This method reduced the evening peak usage to only 6 per cent, or an 80 per cent decrease from the baseline.
Despite the incentives leading to significant behavioural change, EV drivers still charged in the evening peak between 6 and 10 per cent of the time.
“If that 6 per cent is all located in one network patch, then that will have a magnified impact on that local substation or the local connection,” Mrs Le said.
Mrs Le said the third part of the trial, which is ongoing, would see Origin work with power distributors (Citipower, Powercor and United Energy) to understand if the grid would need to be upgraded to meet the baseline usage seen in the trials, once mass adoption of EVs takes place.
ARENA chief executive Darren Miller said they funded $840,000 of the $2.9 million of the trial, adding that three others with retailers and distributors were also running across the country.
Mr Miller said the power grid wouldn’t cope if everyone charged their EVs in evening peak.(Supplied)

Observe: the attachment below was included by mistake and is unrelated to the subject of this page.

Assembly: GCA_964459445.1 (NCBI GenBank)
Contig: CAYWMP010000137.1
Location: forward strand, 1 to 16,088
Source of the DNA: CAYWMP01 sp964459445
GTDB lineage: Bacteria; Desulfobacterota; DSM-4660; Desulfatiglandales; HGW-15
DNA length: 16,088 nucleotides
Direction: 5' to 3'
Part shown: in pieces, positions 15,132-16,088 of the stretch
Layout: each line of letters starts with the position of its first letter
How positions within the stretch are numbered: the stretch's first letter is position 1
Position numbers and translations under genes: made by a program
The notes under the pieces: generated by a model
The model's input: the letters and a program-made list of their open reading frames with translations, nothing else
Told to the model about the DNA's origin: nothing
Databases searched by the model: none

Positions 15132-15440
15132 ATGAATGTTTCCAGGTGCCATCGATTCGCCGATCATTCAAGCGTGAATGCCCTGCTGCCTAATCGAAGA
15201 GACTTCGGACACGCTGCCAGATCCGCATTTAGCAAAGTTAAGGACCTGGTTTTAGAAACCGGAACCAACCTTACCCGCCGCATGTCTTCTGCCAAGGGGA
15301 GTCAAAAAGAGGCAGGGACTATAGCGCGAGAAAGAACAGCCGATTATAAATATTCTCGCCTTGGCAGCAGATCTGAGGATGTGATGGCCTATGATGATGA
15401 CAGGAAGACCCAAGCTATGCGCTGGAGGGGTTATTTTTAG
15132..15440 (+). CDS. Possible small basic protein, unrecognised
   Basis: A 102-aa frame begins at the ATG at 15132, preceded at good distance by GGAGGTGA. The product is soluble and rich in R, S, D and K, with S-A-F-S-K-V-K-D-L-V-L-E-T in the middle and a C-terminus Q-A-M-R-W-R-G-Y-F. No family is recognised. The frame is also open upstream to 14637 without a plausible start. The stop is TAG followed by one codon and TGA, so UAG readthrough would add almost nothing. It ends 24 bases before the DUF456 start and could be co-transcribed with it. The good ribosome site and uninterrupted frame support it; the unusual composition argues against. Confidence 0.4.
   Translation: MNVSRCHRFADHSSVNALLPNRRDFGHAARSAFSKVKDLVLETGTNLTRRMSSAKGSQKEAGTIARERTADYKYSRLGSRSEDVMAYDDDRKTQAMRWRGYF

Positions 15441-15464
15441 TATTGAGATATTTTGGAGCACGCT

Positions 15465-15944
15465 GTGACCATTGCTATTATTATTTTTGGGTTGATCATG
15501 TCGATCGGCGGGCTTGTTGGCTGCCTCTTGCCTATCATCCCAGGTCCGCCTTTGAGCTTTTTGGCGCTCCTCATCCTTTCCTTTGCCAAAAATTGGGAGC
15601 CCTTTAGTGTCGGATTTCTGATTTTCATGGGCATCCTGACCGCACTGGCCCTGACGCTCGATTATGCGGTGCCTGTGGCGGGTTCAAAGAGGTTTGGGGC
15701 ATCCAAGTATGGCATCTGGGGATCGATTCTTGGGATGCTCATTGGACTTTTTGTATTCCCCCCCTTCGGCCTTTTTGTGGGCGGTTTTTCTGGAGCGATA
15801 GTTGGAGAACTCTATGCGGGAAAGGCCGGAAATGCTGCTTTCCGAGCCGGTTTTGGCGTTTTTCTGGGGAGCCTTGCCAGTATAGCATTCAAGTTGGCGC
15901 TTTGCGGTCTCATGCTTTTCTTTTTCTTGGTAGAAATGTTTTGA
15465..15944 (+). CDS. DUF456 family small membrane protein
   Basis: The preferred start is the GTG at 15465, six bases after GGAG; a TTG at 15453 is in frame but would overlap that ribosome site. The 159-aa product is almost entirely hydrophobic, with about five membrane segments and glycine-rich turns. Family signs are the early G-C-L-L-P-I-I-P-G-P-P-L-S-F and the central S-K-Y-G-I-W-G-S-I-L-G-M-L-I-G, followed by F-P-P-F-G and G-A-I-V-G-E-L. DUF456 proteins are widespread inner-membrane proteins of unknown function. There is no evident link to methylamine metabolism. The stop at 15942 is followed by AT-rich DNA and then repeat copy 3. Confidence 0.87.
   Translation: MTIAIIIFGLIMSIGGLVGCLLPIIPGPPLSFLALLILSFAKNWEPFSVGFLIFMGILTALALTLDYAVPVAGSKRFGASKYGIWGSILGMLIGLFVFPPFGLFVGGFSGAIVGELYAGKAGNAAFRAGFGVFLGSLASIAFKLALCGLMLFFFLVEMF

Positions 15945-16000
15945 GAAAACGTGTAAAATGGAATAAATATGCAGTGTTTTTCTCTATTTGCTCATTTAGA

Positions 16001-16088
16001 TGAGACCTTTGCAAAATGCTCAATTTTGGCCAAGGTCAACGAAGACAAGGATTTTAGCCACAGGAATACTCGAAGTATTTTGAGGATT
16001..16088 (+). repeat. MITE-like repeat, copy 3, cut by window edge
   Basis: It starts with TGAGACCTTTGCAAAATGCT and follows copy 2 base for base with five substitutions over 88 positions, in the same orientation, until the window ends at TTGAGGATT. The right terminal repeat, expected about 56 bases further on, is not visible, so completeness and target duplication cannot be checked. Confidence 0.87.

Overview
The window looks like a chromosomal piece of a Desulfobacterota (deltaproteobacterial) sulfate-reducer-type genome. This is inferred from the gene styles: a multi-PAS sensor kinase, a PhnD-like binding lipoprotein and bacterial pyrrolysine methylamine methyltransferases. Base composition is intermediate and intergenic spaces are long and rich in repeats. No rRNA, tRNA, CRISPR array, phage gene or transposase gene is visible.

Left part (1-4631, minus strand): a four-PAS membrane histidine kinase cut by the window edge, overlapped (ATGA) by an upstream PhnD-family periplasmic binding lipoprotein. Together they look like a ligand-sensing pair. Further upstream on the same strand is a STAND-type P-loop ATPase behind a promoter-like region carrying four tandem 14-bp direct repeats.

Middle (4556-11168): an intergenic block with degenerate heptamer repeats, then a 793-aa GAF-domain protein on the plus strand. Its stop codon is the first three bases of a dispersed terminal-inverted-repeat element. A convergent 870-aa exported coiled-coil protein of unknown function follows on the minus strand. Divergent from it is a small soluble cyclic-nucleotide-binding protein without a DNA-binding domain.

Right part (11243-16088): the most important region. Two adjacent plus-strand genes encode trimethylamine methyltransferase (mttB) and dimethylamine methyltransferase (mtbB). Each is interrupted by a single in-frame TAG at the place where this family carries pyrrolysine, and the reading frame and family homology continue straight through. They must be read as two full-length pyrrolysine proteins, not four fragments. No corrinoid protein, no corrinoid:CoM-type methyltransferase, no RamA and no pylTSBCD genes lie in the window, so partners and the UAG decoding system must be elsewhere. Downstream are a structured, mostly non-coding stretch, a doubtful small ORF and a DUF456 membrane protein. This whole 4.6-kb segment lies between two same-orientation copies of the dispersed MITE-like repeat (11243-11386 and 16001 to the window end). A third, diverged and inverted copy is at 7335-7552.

Mr Miller said ARENA, an independent federal government agency, was investing in the research because they were “very concerned” about what might happen when EVs became more popular.
“Extra investment will have to be made and that will cost all of us on our electricity bill too ultimately.
“I think if we do this really well, we could expect there to be not much extra costs involved from the distribution companies.
“We can make sure we don’t have to invest an extraordinary amount in the distribution system, the poles and wires outside our homes and businesses, to accommodate that extra load.”
The trial will examine if there needs to be any upgrades to the power network, with the Gladstone power station seen here.(ABC News: Christoper Gillette )